John Kuester has been fired by the Detroit Pistons, according to multiple news outlets. Kuester’s impending exit was the worst-kept secret in Motown since very early days of last season. What isn’t known however is who might replace him. There have been plenty of names thrown all over the place. When several teams have coaching vacancies it seems as if contenders get thrown into a giant soup and things get sloshed around until every candidate is a contender for every job. Just from a quick perusal of coaching rumors the list is long: Lawrence Frank, Dwane Casey, Brian Shaw, Chuck Person, Rick Adelman, Mike Budenholzer, Adrian Griffin, Tom Izzo, Michael Malone, Mike Woodson, Kelvin Sampson, Mark Jackson, Bill Laimbeer and Isiah Thomas.
Separating fact from fiction isn’t easy, but we can glean some information from the early reporting. First, Marc Stein of ESPN reports that the Pistons are looking someone with head coaching experience. This is backed up by Vincent Goodwill of the Detroit News. There’s no certainty that it isn’t just speculation that bounces around the media echo chamber until everyone thinks its a verified fact, but it certainly makes sense. The Pistons went for a green coach in Michael Curry who quickly showed he wasn’t ready for prime time. They then gave longtime assistant Kuester his first NBA head coaching gig. Results were also not good.
Another key issue is baggage. After all, these decisions don’t occur in a vacuum. It’s no secret that the Detroit Pistons are notorious for a revolving door of coaches that features Rick Carlisle (now coaching the Dallas Mavericks in the NBA Finals), Larry Brown (after a championship and a return the the NBA Finals), Flip Saunders (who had a terrific winning percentage and three consecutive trips to the Eastern Conference Finals) and two coaches in the past three years. But as the story goes much of the impetus for firing previous coaches was former owner Bill Davidson. With a new owner and a new slate provide Tom Gores with the benefit of the doubt as he searches for the first head coach of his franchise?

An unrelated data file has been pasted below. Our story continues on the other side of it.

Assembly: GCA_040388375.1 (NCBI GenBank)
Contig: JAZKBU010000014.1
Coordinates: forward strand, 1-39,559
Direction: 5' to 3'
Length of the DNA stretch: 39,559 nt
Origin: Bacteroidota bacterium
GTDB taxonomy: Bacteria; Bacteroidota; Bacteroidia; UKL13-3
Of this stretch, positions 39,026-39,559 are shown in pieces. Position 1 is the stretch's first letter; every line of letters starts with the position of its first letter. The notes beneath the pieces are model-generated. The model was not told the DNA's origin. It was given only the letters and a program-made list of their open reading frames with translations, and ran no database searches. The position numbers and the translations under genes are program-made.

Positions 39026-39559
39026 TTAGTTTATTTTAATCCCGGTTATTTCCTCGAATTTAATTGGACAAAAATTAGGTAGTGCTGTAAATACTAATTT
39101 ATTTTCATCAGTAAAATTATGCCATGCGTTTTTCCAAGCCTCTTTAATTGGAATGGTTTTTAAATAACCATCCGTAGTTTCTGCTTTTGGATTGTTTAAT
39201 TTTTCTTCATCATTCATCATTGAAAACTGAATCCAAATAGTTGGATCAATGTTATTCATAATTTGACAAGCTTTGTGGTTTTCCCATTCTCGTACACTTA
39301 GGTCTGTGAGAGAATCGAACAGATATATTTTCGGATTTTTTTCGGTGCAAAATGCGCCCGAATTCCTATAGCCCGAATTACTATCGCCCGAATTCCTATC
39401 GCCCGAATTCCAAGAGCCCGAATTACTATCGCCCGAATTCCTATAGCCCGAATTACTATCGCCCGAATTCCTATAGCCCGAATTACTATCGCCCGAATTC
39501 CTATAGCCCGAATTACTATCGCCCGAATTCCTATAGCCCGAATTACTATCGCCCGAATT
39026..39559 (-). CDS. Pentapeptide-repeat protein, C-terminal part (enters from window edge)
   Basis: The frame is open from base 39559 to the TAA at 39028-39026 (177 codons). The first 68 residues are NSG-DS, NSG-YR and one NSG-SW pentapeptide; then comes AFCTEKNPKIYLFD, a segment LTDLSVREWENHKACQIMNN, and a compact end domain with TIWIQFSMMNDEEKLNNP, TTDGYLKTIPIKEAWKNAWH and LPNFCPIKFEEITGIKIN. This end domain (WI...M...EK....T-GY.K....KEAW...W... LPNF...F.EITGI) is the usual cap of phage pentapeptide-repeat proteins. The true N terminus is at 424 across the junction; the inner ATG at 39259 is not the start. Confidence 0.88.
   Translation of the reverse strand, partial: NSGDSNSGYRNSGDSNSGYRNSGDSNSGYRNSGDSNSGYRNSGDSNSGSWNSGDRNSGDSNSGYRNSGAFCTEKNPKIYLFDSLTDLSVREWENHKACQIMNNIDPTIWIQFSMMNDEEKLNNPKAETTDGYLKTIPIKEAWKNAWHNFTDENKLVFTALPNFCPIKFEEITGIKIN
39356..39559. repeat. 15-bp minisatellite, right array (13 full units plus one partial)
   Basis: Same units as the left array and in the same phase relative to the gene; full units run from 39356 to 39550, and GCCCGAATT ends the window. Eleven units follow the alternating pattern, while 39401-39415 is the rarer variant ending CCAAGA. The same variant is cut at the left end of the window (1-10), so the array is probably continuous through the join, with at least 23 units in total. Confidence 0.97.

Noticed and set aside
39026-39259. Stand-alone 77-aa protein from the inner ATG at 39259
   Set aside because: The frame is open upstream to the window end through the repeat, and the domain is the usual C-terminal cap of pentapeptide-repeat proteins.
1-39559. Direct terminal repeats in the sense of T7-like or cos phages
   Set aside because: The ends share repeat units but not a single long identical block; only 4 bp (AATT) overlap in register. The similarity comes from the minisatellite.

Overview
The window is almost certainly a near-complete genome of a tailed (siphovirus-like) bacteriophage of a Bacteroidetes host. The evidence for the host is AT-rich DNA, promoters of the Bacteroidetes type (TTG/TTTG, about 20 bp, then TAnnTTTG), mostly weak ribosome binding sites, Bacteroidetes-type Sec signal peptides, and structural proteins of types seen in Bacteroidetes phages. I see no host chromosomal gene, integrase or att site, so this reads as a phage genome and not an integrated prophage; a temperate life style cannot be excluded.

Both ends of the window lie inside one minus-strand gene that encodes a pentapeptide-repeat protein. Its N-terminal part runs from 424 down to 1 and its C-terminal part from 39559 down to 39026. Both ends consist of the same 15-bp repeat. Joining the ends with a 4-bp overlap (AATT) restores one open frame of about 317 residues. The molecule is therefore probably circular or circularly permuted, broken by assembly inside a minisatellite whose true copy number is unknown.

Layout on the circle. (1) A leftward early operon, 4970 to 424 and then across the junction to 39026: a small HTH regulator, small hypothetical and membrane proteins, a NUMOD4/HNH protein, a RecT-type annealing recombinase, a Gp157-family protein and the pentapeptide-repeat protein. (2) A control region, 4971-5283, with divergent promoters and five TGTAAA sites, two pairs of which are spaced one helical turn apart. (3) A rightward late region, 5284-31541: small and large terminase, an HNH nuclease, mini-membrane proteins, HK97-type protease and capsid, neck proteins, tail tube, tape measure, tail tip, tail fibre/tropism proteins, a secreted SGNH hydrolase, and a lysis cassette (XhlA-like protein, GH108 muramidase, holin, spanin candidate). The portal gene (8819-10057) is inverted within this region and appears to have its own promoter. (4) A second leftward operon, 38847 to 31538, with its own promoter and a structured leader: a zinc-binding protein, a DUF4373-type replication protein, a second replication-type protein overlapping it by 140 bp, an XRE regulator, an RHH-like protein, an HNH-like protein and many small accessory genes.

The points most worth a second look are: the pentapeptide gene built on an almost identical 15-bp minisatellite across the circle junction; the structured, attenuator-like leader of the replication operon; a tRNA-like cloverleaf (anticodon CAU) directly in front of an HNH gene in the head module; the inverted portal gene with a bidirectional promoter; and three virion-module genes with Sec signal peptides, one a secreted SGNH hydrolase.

Also, does the mutiny from last season in Philadelphia have any lingering affects? Will coaches not want to coach a team that could openly defy a head coach in such a public way? And does the kind of head coach the team needed last year necessarily the same type of head coach the team will need this year? Tayshaun Prince will most certainly not be back. Richard Hamilton looks to be headed out via a trade. Ben Wallace could retire. Rodney Stuckey is a restricted free agent, although is more likely to return. Tracy McGrady will move on in free agency. All these players openly feuded with Kuester in the past save for Wallace. This team is going to get much younger and have a much different leadership structure. Stuckey could finally take the step he has been promising and become a vocal leader as well as floor general. Fans want the team to be built around Greg Monroe, certainly its most promising foundational piece. Ben Gordon and Charlie Villanueva could take on the mantle of leadership as it will finally be “their” team as Prince and Hamilton move on. They will shoulder more of the offensive burden and as the last big pieces from the previous regime they will certainly be under pressure to prove they still belong. A lot is up in the air and I wouldn’t want the Pistons to hire a coach based on solving yesterday’s problems. It is all about what this team needs going forward.
In the future, I will try and take a look at some of the possible head coaches the Pistons could be looking at. Specifically those with previous head coaching experience. I’m sure it will be much less thorough and more belated than anything that the indispensable Piston Powered offers up, but, alas, I will try my best.